New missionaries, Blake and Rachel Anderberg, discovered ministry opportunities in Sweden while reading the first Horizons article published back in 2005. The Anderbergs  were attracted to the vision at New Life. “The whole world seems to be represented in one congregation, and people from so many different social backgrounds are welcomed,” Blake said. “People don’t get hung up on particular styles of worship, clothing, or many of the things that can cause division in churches. The pastors are gifted preachers who are faithful to God’s word, give sacrificially of themselves to the people of the church, and who are focused on multiplication.”

“I love teaching and also have a passion for people who are hurting, need someone to talk to, or just need a friend,” Rachel said. They have found opportunities to fulfill their passions working with the Acts Bible and Ministry School and working with the Welcome Team in New Life.

It is clear that the Webster and Anderberg families love their ministries in Stockholm, but if Sweden already has a vibrant and evangelistic church, why do missionaries need to come?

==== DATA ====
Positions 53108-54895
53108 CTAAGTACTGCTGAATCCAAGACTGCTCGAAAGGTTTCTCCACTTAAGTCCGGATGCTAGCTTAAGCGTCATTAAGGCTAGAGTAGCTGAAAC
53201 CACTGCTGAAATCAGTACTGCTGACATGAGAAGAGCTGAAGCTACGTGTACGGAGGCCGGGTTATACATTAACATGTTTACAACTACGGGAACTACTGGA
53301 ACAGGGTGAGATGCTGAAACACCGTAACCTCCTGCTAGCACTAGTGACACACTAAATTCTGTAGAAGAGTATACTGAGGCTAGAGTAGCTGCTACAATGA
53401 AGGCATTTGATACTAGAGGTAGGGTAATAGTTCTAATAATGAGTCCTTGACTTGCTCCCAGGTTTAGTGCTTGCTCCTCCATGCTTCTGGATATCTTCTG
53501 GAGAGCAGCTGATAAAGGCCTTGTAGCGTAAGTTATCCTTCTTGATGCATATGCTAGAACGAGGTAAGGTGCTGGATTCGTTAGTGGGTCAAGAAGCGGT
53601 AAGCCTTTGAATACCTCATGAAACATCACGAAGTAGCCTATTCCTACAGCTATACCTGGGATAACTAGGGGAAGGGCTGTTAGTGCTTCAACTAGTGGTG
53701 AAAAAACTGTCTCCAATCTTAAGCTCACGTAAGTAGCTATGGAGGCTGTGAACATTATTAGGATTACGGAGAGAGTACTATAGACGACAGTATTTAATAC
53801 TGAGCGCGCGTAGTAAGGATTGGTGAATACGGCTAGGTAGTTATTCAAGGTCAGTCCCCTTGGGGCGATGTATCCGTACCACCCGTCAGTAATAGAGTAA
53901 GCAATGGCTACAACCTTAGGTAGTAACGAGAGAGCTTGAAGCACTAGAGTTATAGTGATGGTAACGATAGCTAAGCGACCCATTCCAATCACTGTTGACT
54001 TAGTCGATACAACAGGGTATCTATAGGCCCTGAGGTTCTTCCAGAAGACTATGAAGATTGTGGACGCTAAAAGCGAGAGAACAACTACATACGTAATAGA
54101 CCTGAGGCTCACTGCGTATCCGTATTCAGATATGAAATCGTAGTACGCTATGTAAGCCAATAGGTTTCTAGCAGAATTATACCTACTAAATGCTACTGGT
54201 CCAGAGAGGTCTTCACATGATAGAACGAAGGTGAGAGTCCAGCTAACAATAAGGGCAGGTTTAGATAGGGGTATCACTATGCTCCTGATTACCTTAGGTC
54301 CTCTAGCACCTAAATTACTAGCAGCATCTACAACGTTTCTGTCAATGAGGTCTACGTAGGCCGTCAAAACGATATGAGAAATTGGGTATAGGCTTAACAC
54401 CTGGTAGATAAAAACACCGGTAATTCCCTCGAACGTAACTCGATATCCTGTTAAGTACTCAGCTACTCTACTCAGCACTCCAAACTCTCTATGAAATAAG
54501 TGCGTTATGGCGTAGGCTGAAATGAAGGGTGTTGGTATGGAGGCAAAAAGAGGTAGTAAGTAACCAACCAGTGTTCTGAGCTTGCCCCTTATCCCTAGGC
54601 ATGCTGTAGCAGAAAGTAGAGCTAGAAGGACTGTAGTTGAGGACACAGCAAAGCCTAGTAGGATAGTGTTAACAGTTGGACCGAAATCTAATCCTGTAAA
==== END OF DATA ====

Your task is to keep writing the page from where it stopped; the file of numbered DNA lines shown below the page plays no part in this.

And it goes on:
One obvious answer is the statistics. Swedish Christians are outnumbered and overwhelmed. The task of reaching secular Swedes is daunting in itself – coupled with the challenges of reaching out to the burgeoning immigrant population, many of which, are considered unreached peoples in their home countries. What the leaders of Interact (the Swedish denomination with which TEAM partners) and the New Life network of churches say is one of the greatest needs from missionaries is simply mentoring Swedish believers, growing leadership capacity and strong disciples of Christ who can stand up in a society that ridicules or just ignores their faith as outmoded. Beth sees this as her primary calling. “Since coming to New Life, I have been working in a mentoring role with the younger generation(s) and have opportunity to teach Biblical truth in various contexts,” Beth said. “Most recently God has led Stewart and me to a ministry to couples through the Alpha Marriage Course, and we have a vision that this tool can be used to reach further into Swedish society where loneliness, alienation, and broken relationships are serious problems.”

-Written by Ray Scott
-Photography by Robert Johnson

[Originally published in TEAMHorizons, March 2011; Updated November 2012 by Beth Webster]